Black heroes played key roles in the Texas Revolution


April, 19, 2009

A free African-American in 1836 rendered “valuable assistance” to the Texas Army during the Texas Revolution, according to a historical marker on his grave near Nacogdoches.

Records show that William E. Goyens and many others -slaves and freemen and indentured servants – all were involved in the revolution 173 years ago.

But in the past, many history textbooks lacked this information.

On San Jacinto Day this year, former Texas Rep. Al Price plans to do his part to rectify this lapse in the Lone Star State’s record.

Price will speak at Theodore Johns Library at 7 p.m. Tuesday regarding the contributions of African-Americans to the cause of Texas independence from Mexico.

“The participation of African-Americans is something that has been subdued,” Price said. “I graduated from high school not knowing that blacks had fought for independence. It was not in the books we were given in the classroom.”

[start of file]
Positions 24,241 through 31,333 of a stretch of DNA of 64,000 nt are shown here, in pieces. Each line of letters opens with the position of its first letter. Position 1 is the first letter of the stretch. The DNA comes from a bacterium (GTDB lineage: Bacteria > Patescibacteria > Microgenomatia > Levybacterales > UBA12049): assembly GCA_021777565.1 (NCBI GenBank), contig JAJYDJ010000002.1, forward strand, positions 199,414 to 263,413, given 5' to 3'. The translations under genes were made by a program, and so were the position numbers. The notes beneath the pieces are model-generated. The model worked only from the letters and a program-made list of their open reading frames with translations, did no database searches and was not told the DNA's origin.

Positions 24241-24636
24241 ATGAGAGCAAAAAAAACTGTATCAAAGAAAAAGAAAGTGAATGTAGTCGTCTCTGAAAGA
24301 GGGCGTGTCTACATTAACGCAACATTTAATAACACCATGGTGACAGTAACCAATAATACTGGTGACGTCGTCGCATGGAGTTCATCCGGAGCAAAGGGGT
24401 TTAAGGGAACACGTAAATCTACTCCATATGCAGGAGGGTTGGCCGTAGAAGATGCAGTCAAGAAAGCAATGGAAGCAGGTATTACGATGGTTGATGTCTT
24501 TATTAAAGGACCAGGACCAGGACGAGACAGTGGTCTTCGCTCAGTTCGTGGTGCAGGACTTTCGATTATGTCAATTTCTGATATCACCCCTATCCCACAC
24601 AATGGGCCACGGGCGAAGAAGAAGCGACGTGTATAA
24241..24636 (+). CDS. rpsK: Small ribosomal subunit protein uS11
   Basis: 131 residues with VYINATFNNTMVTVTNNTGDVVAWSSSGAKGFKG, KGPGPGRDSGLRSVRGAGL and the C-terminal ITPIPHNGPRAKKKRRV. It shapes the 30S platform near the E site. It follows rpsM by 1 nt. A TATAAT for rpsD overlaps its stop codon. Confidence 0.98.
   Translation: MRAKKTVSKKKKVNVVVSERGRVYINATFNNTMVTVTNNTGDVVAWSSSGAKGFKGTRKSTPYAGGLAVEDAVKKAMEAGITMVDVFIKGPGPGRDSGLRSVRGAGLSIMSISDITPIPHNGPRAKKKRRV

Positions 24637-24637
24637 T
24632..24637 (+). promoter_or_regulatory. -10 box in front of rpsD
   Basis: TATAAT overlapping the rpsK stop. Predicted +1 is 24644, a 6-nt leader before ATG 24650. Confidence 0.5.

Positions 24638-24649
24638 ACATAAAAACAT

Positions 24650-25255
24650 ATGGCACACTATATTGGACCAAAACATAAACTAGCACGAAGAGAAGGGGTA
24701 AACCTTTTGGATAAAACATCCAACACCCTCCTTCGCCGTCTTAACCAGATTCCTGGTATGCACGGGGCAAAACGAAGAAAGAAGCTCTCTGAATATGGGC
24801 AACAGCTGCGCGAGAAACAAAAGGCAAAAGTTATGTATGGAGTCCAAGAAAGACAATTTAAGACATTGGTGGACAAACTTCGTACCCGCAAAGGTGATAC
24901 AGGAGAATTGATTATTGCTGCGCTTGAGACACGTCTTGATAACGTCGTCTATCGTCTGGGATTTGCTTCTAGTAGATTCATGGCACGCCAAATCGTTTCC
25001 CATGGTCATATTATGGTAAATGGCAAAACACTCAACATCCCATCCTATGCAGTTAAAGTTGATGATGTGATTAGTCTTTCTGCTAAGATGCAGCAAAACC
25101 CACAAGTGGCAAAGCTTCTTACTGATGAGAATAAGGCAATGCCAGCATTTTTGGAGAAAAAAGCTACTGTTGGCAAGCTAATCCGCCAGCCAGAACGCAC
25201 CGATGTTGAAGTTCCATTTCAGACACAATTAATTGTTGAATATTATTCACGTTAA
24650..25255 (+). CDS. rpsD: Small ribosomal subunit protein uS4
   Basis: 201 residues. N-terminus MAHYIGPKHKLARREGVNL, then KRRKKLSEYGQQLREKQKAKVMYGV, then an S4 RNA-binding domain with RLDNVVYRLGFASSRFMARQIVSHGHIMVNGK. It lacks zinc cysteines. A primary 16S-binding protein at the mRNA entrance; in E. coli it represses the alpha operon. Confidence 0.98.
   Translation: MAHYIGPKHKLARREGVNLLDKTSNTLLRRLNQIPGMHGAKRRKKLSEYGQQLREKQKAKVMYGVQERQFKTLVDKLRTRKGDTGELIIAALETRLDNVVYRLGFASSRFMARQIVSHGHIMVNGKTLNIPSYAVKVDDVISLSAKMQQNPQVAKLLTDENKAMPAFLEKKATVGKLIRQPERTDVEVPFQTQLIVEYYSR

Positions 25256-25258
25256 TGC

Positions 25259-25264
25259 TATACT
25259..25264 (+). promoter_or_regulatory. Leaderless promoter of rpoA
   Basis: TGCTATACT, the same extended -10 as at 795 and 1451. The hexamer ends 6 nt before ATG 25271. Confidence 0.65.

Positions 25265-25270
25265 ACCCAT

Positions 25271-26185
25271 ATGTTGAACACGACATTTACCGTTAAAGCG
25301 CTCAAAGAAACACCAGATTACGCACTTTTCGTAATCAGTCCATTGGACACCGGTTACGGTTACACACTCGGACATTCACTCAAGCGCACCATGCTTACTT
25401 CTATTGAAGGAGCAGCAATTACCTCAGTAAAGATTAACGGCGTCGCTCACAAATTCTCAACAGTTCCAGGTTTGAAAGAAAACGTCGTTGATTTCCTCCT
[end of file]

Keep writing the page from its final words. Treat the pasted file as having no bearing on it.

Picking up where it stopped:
In fact, a soldier said to be the first to shed blood for Texas’ independence was a free mulatto born to a slave mother and her white master, according to “Bricks without Straw,” a history of African-Americans in Texas by David A. Williams.

Samuel McCullough Jr., part of a volunteer company under Capt. James Collinsworth, was wounded by gunfire at Goliad on Oct. 9, 1835. The wound left McCullough handicapped for the rest of his life, but he was rewarded with a land grant in 1838 as well as being exempted from an 1840 legislative order compelling free blacks to leave Texas.

Black soldiers from Southeast Texas also served.

Luke and Tapler Ashworth fought with Capt. Hargrove’s’ Company out of Beaumont, and Abner and William Ashworth contributed money and supplies.

The Ashworth family was a prominent one in Southeast Texas, Price said.

Joseph Tate, a free African-American, was listed on the army rolls as a member of Capt. James Shessire’s company of volunteers out of Jasper.

He, along with others, also were exempt when free blacks were ordered out of Texas, although whether or not Tate and the Ashworths received land grants is not known.

Hendrick Arnold, a hunter, guide and scout of good reputation, acted as a guide during the siege and capture of Bexar.

“During the Texas Revolution, Hendrick Arnold, described as one of the oldest and boldest pioneers of the west, joined the army and fought valiantly for his adopted country,” Williams wrote in “Bricks Without Straw.”

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